“In the last Scottish budget ministers cut funding for fuel poverty measures, and although they agree with the Greens that energy efficient housing should be a national infrastructure priority they have yet to allocate the appropriate funds. The time for pilot projects is long past. We need to be scaling this work up immediately to tackle the scourge of fuel poverty, create good jobs and cut our climate emissions.”

A total of £14m was made available for SEEP projects, with £9.1m of funding being allocated to successful applicants, and the remaining funding being allocated to other energy efficiency projects across Scotland.

Funding breakdown:




Aberdeen City


Install overcladding, with an insulated rainscreen, at seven multi-storey blocks (containing 781 households) already connected to the existing district heating network and extend existing CHP District



Installation of energy efficiency measures to social and private housing. Infrastructure for biomass combined heat and power district heating system and insulation of various commercial buildings.

City of Edinburgh

£1, 027, 774

Energy efficiency measures for 397 owners and 341 social landlord properties in Leith. Insulation of council owned Duncan House Resource Centre; building energy management system upgrades for council-owned non-domestic buildings in Leith.

East Lothian


Energy efficiency measures for 467 households. School and council owned building to receive Biomass system and limited energy efficiency measures, cavity wall insulation to be provided to hard to treat cavities in a business.



External Wall Insulation and any other low cost measures required for 149 privately owned and 46 council properties in the Dunfermline and Rosyth area. Installation of energy efficiency measures in 3 schools and sheltered housing in Dunfermline and council owned commercial units. Part funding to extend and connect the current Guardbridge biomass district heating system.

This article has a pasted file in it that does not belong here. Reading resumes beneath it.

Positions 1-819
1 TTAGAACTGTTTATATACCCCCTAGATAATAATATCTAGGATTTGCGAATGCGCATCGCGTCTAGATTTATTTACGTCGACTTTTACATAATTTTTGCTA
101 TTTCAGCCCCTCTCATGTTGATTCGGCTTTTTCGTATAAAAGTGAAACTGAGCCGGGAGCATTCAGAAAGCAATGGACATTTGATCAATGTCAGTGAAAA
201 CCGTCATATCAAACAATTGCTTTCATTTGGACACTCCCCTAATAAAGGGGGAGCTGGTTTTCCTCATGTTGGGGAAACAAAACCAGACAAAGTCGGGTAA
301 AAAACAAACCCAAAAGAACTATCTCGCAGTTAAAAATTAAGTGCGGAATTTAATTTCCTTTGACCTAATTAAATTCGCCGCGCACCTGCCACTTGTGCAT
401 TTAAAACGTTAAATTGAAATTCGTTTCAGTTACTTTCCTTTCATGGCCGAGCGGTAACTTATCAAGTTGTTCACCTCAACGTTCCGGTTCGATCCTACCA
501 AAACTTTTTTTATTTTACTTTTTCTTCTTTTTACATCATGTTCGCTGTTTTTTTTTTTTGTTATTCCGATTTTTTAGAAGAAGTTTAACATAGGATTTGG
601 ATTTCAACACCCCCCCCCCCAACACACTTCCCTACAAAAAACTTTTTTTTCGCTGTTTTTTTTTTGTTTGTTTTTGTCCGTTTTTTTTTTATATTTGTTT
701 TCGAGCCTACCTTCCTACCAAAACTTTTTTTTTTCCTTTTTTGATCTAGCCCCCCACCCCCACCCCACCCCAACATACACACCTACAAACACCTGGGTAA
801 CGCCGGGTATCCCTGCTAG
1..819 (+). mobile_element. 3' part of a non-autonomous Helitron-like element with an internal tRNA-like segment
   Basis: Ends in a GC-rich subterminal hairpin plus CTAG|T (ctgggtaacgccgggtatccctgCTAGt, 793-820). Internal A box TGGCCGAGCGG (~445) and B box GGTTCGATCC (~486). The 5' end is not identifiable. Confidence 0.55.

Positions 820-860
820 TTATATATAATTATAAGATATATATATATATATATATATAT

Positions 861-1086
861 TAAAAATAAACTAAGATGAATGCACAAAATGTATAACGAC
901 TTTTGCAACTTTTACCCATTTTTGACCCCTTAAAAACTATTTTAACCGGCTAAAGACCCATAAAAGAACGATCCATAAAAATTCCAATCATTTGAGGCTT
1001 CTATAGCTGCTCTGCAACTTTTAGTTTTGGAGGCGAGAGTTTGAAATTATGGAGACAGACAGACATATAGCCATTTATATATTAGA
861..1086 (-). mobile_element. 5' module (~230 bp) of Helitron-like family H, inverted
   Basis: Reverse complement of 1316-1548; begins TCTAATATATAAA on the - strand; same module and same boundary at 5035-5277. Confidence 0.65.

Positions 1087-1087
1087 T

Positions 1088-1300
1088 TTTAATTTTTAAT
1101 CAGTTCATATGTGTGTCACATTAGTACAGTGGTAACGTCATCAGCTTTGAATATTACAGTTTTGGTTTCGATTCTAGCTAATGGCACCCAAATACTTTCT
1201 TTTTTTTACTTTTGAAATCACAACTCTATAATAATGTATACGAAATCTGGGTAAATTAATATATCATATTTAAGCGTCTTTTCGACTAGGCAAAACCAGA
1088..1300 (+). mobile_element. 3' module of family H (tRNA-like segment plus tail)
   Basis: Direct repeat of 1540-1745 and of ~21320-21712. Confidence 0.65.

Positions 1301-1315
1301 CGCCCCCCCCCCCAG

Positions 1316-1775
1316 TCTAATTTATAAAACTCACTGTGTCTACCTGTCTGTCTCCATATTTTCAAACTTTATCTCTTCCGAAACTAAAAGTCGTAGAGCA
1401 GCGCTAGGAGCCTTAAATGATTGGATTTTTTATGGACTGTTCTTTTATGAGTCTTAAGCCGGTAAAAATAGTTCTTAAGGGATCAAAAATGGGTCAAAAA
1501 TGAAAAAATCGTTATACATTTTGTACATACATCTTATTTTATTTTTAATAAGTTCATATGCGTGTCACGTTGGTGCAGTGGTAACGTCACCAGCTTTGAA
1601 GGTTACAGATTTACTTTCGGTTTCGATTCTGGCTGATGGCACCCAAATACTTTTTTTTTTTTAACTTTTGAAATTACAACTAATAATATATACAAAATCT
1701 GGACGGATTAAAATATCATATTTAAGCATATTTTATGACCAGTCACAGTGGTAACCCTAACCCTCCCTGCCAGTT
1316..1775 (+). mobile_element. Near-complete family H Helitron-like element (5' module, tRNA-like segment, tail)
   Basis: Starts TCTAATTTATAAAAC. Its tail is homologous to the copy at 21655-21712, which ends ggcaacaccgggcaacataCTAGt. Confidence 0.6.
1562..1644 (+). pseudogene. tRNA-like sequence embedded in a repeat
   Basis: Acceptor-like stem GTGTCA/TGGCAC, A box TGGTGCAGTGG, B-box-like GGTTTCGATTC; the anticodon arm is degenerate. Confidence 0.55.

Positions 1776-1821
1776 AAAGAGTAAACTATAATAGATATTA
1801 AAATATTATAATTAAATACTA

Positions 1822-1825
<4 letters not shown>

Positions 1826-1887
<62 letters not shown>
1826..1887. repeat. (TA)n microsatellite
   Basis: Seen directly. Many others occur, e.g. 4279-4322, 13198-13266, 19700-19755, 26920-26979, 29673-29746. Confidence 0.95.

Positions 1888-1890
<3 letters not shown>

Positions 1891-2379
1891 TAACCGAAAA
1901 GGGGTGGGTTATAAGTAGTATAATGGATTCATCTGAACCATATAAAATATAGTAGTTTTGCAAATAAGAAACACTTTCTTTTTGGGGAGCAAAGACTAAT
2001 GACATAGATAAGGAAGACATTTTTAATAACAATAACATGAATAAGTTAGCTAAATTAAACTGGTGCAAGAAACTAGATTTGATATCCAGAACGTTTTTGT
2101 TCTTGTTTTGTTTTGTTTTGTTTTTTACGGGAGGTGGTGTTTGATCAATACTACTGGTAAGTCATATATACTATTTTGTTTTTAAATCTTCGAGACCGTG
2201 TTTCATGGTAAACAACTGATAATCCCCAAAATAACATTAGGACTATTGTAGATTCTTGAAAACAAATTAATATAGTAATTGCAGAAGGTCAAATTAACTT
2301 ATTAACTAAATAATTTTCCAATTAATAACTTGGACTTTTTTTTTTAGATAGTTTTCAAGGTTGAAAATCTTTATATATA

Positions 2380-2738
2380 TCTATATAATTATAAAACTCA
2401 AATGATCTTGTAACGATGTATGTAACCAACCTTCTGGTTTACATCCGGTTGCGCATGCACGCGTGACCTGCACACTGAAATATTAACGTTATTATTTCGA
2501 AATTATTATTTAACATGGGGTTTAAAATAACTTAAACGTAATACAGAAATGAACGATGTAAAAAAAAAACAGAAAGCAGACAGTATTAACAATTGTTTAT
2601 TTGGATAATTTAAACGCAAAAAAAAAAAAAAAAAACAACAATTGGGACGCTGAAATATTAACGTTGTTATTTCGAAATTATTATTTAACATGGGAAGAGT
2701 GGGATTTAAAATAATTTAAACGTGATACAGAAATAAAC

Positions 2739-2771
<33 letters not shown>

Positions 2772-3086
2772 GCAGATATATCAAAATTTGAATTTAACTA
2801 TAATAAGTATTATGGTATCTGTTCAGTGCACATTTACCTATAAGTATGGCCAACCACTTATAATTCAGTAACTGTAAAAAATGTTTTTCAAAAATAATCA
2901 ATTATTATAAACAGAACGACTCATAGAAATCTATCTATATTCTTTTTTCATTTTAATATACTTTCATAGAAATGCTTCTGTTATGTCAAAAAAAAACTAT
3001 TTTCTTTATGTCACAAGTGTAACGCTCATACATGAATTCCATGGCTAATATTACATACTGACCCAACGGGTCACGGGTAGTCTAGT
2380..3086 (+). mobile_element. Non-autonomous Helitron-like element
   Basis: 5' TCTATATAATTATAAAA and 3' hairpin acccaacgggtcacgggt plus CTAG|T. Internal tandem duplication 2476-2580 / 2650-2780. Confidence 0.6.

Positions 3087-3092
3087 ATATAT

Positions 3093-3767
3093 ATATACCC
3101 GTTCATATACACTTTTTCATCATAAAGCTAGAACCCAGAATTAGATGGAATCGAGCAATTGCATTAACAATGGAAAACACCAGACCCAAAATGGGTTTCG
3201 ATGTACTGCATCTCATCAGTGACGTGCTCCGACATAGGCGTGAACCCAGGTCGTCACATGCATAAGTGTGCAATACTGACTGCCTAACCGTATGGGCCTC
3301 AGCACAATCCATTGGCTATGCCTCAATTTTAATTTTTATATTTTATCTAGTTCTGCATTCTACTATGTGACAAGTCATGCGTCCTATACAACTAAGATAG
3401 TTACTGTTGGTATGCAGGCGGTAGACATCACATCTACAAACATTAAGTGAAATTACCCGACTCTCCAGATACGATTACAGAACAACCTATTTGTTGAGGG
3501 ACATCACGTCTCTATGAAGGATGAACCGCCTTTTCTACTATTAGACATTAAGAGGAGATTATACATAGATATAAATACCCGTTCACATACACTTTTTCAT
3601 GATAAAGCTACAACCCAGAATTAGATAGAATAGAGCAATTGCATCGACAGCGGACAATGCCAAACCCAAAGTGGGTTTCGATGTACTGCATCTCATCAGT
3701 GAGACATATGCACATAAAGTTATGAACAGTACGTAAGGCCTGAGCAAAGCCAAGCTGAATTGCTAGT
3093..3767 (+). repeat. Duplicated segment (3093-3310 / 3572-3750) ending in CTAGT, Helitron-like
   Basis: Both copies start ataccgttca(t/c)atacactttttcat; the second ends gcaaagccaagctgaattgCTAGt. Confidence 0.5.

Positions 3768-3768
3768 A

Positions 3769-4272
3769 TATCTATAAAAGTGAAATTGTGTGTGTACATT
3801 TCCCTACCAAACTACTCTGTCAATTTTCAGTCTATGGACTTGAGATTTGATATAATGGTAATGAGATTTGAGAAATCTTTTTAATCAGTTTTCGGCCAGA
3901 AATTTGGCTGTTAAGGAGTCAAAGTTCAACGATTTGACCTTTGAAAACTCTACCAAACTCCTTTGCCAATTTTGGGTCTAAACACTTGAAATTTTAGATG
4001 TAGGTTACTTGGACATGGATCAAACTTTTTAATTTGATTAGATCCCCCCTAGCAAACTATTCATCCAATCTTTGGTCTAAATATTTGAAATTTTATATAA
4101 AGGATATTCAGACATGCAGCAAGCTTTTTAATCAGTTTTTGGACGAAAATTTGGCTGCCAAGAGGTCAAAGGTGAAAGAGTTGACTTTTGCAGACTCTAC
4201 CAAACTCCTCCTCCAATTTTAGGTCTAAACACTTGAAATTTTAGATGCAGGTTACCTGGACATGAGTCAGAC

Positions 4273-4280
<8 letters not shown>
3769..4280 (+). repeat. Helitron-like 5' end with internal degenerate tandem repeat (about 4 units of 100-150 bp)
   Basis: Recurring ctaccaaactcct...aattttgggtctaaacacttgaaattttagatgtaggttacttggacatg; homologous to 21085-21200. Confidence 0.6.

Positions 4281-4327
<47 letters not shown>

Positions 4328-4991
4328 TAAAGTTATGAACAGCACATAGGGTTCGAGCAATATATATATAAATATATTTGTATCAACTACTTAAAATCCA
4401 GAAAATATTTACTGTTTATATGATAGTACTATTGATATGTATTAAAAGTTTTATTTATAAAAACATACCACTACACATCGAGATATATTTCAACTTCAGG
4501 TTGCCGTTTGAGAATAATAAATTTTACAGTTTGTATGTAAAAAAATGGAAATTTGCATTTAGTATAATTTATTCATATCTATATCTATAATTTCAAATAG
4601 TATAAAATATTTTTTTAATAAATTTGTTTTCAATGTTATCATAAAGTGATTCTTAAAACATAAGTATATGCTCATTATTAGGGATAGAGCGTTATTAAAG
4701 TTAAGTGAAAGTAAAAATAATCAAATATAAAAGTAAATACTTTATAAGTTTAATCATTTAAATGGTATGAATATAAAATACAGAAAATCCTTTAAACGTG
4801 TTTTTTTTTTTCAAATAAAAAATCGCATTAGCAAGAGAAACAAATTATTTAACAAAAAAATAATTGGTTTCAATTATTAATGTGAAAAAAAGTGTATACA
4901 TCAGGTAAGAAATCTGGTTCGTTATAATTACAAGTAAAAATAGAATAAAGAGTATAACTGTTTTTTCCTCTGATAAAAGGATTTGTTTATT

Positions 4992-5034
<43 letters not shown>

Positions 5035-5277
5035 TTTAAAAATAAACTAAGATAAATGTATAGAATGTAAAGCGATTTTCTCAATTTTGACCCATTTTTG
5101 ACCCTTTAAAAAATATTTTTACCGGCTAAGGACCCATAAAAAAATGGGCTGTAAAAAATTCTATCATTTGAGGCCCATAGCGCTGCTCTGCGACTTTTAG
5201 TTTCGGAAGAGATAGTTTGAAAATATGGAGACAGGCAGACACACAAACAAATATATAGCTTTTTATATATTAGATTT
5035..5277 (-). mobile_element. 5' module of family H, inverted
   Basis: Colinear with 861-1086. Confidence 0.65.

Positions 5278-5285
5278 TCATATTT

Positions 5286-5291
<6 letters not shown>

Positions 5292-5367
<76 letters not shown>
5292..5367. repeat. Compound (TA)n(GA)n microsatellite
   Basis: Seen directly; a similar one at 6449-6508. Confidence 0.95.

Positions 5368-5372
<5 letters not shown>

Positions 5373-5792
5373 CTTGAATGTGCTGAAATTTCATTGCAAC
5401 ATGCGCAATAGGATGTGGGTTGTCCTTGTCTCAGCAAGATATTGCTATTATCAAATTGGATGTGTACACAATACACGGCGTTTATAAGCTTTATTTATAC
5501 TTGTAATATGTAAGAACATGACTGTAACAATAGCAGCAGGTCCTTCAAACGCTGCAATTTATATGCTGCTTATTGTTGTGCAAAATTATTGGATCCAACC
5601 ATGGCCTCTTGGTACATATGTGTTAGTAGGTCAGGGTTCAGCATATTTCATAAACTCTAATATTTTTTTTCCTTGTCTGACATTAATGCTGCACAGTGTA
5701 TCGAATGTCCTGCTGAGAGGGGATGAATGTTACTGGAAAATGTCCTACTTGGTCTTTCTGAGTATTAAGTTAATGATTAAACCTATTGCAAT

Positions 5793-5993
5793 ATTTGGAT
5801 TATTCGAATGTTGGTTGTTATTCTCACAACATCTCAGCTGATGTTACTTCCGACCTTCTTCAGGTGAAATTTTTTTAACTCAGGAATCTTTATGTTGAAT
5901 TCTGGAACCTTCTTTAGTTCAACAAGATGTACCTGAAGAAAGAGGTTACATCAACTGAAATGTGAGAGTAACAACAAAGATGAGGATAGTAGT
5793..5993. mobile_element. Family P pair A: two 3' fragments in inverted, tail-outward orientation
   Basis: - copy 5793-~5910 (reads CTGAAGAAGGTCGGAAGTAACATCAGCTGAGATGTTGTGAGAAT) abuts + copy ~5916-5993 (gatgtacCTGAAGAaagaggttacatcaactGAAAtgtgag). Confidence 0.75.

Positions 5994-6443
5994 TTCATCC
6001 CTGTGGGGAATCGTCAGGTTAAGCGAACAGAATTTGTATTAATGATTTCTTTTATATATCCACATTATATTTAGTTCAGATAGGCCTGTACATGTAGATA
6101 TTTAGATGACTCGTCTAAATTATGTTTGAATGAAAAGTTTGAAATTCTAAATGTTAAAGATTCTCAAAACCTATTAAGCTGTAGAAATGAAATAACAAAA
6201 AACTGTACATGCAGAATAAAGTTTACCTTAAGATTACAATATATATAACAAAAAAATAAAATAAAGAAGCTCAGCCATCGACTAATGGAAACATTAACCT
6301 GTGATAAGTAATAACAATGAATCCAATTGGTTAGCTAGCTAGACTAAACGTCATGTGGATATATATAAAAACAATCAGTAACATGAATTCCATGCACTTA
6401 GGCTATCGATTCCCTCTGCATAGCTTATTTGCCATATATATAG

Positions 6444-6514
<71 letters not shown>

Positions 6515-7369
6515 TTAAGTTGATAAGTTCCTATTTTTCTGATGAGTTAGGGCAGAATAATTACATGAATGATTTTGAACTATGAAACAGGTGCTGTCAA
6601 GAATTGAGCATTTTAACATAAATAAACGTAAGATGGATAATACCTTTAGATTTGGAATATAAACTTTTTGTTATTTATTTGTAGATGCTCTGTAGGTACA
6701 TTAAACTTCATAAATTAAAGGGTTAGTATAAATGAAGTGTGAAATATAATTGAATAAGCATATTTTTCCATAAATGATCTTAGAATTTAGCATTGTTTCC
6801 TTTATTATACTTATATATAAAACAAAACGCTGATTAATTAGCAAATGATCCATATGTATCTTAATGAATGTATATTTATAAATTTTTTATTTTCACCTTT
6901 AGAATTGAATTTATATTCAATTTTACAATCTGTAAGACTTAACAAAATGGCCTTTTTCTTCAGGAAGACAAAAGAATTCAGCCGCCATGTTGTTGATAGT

Glasgow City

£620, 400

Range of external wall insulation measures and connections from homes to proposed new District Heating scheme plus connecting nursery to existing scheme. Range of insulation measures for two council-owned commercial properties, charity commercial property new heating system and insulation to be installed in two other nurseries.



External wall Insulation and any other low cost measures for 76 privately owned and 35 council properties in the Ladywood area.

Range of energy efficiency measures for Penicuik Town Hall and Penicuik High Pavilion.



Insulation in 30 privately owned properties currently connected to the Lerwick District Heating System plus, where necessary, the replacement of old inefficient heat exchangers and the installation of adequate controls to better operate radiators or heating systems. Installation of energy demand reduction measures in 10 non-domestic properties. Trial of solar PV panels as a supplement to district heating in a care home.

South Lanarkshire


External Wall Insulation to 232 Owners and 163 council properties in Law, Hamilton, Forth and East Kilbride. A series of retro fitted carbon reducing technologies in an existing combined warehouse and office building; replacement of existing internal lighting with LED lighting in three NHS buildings and nearby council HQ.



Installation of external wall Insulation in commercial units and library in Bannockburn. Installation of biomass boiler in church hall and chapel house in Bannockburn. Range of measures installed in buildings in Deanston and Fintry.

West Lothian


External Wall Insulation for 39 owners, 4 council properties and external wall insulation and roof improvements for a community centre.


£8, 210368

In addition, nearly £900,000 of loan funding is being made available to councils.